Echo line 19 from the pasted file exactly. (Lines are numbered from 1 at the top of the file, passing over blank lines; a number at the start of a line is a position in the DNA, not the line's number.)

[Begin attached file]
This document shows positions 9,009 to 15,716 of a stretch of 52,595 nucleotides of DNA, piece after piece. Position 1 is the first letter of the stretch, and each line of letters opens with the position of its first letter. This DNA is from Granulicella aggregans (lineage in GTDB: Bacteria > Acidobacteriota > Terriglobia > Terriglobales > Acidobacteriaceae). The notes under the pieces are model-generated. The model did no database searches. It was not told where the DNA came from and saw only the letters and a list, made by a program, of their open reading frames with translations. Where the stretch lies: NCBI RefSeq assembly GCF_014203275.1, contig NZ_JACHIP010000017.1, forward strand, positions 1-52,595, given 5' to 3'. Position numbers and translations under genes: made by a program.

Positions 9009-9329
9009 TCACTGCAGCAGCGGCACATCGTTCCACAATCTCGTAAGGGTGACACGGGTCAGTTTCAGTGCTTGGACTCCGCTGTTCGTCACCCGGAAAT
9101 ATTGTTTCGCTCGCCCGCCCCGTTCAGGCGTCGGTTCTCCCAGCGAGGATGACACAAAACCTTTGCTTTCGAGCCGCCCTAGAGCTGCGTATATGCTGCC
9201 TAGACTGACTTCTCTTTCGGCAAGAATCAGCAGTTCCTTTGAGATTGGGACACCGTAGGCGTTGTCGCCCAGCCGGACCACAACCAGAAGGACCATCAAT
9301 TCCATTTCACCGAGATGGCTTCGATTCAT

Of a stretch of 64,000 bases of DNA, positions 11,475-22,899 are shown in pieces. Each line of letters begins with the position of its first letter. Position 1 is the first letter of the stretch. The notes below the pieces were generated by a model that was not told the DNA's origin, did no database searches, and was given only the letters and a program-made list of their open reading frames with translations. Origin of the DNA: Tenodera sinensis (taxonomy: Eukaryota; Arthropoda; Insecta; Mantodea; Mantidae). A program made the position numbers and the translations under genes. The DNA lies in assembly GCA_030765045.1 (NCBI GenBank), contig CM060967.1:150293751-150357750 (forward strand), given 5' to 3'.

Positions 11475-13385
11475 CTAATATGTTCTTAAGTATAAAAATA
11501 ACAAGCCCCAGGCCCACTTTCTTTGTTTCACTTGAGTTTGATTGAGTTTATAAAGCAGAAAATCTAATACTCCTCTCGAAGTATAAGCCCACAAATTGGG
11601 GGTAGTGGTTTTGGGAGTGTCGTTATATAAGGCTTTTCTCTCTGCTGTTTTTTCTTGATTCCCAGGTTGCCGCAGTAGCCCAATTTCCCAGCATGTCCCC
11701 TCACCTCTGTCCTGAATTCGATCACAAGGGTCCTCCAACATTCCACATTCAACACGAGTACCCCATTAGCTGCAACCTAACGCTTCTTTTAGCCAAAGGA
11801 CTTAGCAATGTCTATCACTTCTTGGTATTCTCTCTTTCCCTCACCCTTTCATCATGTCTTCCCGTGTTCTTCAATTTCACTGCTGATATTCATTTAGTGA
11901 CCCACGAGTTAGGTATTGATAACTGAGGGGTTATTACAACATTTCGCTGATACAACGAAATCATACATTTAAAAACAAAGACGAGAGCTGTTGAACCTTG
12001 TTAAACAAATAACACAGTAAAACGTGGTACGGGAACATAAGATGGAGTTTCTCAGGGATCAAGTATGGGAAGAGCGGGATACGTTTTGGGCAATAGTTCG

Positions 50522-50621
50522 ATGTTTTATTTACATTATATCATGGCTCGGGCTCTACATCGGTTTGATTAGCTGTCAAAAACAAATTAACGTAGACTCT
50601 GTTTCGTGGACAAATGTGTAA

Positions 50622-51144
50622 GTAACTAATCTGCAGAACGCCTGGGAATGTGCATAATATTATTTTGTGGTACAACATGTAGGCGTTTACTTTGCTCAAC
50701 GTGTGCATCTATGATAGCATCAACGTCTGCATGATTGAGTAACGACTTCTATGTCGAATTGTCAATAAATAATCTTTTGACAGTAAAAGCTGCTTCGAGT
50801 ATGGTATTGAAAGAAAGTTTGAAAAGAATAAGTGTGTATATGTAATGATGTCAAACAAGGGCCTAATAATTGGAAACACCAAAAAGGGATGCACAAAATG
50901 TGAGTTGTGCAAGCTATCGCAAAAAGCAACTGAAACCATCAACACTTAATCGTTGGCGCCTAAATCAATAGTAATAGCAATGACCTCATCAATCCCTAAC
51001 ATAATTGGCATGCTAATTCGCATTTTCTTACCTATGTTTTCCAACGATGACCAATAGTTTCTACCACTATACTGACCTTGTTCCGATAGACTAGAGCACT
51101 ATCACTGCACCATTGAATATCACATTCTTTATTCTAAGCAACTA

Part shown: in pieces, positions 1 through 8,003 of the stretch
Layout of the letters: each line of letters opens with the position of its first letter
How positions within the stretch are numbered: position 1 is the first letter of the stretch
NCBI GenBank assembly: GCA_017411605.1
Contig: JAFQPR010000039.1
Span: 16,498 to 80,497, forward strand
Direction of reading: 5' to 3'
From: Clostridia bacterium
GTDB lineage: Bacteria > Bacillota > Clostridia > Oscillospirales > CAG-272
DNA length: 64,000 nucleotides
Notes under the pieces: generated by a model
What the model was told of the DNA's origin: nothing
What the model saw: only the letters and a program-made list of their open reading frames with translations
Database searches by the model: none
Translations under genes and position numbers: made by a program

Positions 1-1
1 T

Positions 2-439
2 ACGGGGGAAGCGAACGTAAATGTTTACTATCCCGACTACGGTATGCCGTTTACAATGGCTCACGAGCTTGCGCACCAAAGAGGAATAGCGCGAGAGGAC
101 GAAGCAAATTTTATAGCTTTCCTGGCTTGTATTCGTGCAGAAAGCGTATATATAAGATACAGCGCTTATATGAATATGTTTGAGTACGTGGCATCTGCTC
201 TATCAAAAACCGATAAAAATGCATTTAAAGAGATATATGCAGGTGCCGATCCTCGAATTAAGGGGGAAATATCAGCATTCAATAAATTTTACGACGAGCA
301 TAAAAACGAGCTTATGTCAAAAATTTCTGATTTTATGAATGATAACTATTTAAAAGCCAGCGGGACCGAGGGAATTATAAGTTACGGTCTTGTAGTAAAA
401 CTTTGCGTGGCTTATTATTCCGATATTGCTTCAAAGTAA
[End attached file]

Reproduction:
Positions 50622-51144